From the combat pilot’s point of view: mission over Afghanistan

Oct 20 2013 - 6 Comments

The following video gives a hint of what a standard day of pilot deployed in Afghanistan looks like: high performance takeoff with an armed plane (in this case an F-16C belonging to the 177th Fighter Wing, New Jersey Air National Guard), rendez-vous with a KC-135 for an aerial refueling at dusk, combat air patrol before RTB (Return To Base) to Bagram.

Noteworthy: the beginning of the video doesn’t show the departure of the Viper from Bagram Air Field. Instead, it seems to show a fast low passage over the airport.

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  • Ocke

    Why AIM-120 Amraams on the wingtips using up hangtime over Afghanistan where the aerial threat is zero? Shouldn’t AIM-9s do the job?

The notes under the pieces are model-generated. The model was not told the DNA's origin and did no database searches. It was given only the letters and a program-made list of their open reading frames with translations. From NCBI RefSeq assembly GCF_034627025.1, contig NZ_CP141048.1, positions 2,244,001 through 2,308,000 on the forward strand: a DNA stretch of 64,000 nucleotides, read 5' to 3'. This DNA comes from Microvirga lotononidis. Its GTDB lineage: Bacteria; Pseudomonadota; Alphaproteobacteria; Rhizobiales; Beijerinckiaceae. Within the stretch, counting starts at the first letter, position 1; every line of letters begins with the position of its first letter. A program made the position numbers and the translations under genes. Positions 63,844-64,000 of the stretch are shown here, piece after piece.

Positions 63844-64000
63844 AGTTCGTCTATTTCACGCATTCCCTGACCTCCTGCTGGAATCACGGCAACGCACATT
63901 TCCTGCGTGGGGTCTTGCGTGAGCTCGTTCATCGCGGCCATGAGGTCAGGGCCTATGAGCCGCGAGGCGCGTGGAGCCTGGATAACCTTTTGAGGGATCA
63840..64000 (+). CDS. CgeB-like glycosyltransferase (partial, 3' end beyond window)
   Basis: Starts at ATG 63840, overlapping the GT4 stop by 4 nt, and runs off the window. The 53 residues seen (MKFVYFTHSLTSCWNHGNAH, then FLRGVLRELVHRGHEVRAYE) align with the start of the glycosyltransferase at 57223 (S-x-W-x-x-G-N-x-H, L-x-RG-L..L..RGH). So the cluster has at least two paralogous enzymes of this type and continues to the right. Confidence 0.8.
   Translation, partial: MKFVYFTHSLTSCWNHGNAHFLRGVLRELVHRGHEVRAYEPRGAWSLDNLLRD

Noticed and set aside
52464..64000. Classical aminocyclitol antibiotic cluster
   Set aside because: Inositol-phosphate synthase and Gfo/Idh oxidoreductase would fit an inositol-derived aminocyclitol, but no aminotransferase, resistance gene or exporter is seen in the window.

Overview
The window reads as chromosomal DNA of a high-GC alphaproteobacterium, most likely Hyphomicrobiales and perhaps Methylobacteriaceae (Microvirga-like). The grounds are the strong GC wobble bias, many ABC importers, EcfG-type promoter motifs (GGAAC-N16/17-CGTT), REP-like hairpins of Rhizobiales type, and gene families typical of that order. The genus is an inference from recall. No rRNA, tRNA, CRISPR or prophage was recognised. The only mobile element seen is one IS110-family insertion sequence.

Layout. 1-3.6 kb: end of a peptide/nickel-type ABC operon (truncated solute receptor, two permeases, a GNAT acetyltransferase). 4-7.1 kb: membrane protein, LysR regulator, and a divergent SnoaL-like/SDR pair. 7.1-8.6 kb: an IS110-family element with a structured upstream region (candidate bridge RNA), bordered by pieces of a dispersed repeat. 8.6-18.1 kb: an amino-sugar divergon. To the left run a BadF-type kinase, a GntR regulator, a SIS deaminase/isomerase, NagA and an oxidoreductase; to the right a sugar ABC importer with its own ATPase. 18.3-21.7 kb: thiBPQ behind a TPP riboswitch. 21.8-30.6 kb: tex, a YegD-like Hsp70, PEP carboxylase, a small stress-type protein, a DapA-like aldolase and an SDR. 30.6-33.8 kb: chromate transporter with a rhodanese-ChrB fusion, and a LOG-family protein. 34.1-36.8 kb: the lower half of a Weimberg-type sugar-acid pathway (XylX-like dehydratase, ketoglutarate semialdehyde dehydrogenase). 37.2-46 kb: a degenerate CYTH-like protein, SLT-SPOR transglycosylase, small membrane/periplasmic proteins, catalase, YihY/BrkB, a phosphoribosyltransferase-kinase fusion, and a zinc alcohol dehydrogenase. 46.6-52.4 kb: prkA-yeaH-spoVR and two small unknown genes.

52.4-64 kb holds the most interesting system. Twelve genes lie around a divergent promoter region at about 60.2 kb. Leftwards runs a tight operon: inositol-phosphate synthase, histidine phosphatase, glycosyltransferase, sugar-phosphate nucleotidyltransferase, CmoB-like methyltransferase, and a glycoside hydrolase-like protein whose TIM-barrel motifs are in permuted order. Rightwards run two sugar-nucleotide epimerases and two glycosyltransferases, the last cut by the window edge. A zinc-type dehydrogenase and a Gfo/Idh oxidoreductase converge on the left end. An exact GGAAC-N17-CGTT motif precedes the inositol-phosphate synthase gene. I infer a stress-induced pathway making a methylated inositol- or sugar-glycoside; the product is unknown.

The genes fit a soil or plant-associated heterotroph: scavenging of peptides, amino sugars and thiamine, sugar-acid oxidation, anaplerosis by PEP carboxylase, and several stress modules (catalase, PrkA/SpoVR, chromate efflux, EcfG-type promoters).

• VFA41_Lion

    What’s really cool is you can see everything the pilot does in the cockpit from the visor reflection, including the heads up display.

  • Fred

    Why do these jets carry air-to-air missiles in uncontested airspace? Seems like a lot of wear on sensitive equipment.

  • Kirk66

    Departure looks like a normal takeoff. You wouldn’t do a low pass in a combat zone with live weapons loaded.

  • kqn

    They probably carry amraams in case there is an unplanned encounter with Pakistani JF17 (it would not be the first time our so called ally shoots at our troops) or Iranian F14 (in which case I do not know how an amraam will fare against older AIM54)?

  • Patrick

    From what I understand the F-16 is actually more aerodynamic when carrying wingtip missiles, as the missiles basically act as winglets.

    Also, I think since the attack on Pearl Harbor pretty much all U.S aircraft operating overseas – especially in combat zones – carry some form of air-to-air armament “just in case”.